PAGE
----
Theological answers are never so much in demand as when senseless tragedy strikes: whether accident, disease, or crimes like we saw on 9/11 or at Virginia Tech – or even the ubiquitous horror of animal suffering. Predictably, we hear explanations invoking “God’s mysterious will” – at best unsatisfying, at worst corrosive of faith. How can a good God tolerate either physical or moral evil? Our spiritual leaders despair of finding answers, but convincing answers have actually been around for years and are gradually becoming more widely known.
Some years back I was reading about the studies on chimpanzee behavior done by Jane Goodall and others, and I was struck, as many have been, by the close outward parallels between their “bad” behavior and ours: deceit, bullying, theft, infanticide, cannibalism, political intrigue, aggression, war -- every form of self-centered nastiness that we humans think we invented.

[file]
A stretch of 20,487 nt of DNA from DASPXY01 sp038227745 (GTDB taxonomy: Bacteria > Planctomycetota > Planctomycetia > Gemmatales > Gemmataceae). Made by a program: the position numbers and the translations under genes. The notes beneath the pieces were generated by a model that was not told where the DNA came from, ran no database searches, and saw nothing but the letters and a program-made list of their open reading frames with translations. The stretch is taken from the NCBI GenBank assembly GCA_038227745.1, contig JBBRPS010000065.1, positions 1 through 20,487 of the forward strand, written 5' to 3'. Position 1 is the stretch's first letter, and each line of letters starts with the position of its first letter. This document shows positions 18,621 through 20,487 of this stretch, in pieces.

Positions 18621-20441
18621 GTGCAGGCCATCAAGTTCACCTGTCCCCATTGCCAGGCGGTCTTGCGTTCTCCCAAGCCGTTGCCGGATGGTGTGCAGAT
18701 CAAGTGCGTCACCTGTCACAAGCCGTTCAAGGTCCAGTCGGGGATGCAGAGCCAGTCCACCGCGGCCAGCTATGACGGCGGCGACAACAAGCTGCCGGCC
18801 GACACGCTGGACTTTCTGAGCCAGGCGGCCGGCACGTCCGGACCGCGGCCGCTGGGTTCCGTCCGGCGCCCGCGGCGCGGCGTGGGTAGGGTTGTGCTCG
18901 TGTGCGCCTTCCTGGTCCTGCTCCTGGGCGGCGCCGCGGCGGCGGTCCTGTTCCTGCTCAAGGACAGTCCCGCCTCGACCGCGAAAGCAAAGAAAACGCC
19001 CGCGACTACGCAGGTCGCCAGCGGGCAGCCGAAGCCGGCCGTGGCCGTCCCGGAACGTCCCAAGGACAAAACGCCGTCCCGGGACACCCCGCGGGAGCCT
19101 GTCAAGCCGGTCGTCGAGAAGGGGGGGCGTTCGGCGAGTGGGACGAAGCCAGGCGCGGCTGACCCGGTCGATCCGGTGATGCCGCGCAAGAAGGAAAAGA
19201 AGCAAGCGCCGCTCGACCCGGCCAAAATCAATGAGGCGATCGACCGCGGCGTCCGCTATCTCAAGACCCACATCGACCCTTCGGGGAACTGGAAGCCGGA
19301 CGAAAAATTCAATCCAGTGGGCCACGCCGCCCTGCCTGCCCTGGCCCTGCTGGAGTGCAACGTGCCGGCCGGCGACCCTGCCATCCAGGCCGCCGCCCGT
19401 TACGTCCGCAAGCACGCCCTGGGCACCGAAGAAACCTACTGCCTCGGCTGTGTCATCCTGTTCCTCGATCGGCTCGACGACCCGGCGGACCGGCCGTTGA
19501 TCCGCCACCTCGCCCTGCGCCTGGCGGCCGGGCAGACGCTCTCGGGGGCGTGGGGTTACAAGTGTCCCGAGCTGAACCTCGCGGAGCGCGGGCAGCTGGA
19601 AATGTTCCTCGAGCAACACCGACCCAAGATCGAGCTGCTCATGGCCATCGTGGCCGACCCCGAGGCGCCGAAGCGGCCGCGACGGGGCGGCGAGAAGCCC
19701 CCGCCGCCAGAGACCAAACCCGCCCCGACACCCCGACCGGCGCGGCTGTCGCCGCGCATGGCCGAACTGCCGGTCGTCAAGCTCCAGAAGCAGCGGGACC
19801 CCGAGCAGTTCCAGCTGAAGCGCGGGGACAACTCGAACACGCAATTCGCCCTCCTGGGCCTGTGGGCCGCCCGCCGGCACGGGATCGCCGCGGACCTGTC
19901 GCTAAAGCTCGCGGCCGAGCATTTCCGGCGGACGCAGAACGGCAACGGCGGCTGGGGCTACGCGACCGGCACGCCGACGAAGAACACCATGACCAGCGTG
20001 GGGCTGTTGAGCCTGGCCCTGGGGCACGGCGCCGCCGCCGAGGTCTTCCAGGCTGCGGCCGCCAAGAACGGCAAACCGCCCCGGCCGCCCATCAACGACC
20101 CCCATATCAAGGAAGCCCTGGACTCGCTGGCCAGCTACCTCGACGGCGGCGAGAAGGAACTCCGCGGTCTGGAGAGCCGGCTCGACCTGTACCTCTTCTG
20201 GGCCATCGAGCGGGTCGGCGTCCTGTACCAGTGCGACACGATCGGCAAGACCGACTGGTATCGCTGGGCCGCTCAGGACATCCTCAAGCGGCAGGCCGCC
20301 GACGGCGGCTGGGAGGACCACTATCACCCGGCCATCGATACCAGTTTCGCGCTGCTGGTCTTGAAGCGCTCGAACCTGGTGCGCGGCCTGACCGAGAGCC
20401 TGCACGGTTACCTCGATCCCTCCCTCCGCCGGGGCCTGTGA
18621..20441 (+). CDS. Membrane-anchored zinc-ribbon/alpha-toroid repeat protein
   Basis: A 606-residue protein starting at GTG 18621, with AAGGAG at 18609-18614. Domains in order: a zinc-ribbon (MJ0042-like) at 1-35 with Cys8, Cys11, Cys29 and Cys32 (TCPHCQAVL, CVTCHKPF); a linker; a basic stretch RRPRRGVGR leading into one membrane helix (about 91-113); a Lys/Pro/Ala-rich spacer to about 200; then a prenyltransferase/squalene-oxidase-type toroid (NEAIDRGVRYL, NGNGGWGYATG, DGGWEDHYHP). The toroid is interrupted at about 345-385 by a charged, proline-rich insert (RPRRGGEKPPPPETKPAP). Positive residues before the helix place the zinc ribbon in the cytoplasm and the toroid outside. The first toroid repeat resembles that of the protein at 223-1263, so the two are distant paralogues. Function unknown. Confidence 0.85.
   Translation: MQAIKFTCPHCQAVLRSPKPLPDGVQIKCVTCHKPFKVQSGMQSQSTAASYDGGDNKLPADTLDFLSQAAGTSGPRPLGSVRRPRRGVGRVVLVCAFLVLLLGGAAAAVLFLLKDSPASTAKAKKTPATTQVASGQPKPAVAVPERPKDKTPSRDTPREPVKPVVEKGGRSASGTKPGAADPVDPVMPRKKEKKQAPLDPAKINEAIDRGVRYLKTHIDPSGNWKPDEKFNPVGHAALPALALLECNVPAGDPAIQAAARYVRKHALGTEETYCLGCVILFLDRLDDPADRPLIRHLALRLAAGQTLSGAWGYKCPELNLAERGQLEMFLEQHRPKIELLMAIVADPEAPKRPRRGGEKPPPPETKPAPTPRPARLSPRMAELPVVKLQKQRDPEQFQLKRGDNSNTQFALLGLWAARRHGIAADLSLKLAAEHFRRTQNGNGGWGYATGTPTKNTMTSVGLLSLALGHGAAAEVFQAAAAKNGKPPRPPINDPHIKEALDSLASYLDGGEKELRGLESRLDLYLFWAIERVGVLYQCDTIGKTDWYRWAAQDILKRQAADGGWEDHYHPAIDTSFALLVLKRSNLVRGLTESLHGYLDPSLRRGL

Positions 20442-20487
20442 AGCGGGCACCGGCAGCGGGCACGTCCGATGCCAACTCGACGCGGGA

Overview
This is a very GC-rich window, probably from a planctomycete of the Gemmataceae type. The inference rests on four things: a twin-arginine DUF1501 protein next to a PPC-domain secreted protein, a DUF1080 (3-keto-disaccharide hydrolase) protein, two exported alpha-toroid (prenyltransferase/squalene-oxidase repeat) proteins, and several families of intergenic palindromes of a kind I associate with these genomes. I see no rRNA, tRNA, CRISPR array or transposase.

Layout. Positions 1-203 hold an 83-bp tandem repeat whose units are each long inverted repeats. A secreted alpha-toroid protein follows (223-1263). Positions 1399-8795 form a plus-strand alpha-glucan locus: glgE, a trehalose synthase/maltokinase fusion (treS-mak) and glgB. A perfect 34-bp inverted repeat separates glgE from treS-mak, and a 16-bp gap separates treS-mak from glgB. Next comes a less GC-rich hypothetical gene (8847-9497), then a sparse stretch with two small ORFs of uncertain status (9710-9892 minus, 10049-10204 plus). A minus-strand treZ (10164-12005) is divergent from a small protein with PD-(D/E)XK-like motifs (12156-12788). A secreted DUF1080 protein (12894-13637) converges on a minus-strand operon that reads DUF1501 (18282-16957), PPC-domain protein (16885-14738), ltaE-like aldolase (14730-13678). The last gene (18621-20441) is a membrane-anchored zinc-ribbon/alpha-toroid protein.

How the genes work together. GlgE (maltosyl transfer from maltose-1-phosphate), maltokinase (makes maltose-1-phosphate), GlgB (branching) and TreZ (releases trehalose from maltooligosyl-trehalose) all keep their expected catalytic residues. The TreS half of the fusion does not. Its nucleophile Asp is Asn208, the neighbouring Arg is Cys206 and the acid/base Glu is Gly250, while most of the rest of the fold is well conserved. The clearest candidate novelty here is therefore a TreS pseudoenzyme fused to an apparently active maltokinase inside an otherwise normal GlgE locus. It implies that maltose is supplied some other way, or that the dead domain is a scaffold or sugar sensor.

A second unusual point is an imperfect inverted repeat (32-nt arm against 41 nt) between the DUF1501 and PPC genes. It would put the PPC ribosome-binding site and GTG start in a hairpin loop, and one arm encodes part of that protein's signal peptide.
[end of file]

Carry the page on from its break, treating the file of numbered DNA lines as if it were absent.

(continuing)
Thinking like the comparative biologist I am, it suddenly recurred to me that the simplest reason for these or any other similarities being shared between modern species is that they were inherited from a remote common ancestor in which these traits originated. Since the urge toward ruthlessly selfish behavior, enforced by natural selection, is evidently common to all living creatures, it is most plausibly traceable billions of years back to the first living things on this planet. In consequence, the fact of evolutionary common descent provides a straightforward explanation of what Christian theology has traditionally called original sin: our universal human urge to act selfishly, supposedly owing to some mysterious inheritance from Adam and Eve in the Garden of Eden.